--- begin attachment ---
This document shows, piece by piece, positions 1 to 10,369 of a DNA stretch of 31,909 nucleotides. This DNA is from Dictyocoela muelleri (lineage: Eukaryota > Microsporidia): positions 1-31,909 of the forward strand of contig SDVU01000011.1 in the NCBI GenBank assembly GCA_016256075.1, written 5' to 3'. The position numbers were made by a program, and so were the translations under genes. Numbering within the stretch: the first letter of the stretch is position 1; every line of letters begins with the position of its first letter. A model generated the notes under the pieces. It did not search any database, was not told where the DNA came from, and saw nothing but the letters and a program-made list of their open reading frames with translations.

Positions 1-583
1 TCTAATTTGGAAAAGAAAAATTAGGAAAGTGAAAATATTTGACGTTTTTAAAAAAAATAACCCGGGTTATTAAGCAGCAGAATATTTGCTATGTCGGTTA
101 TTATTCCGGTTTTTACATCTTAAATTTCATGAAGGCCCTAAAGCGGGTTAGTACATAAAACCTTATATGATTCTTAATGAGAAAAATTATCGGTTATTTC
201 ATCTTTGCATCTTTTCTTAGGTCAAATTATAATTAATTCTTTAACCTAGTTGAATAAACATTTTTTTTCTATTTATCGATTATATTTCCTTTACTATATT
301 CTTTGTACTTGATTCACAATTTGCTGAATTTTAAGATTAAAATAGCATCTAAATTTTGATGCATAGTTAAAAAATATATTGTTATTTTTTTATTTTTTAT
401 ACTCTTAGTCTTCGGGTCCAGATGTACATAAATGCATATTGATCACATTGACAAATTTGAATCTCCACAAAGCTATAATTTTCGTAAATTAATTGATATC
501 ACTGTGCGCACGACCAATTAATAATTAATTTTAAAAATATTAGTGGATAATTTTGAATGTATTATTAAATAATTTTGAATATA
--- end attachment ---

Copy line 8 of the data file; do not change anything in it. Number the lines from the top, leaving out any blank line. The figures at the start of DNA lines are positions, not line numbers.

501 ACTGTGCGCACGACCAATTAATAATTAATTTTAAAAATATTAGTGGATAATTTTGAATGTATTATTAAATAATTTTGAATATA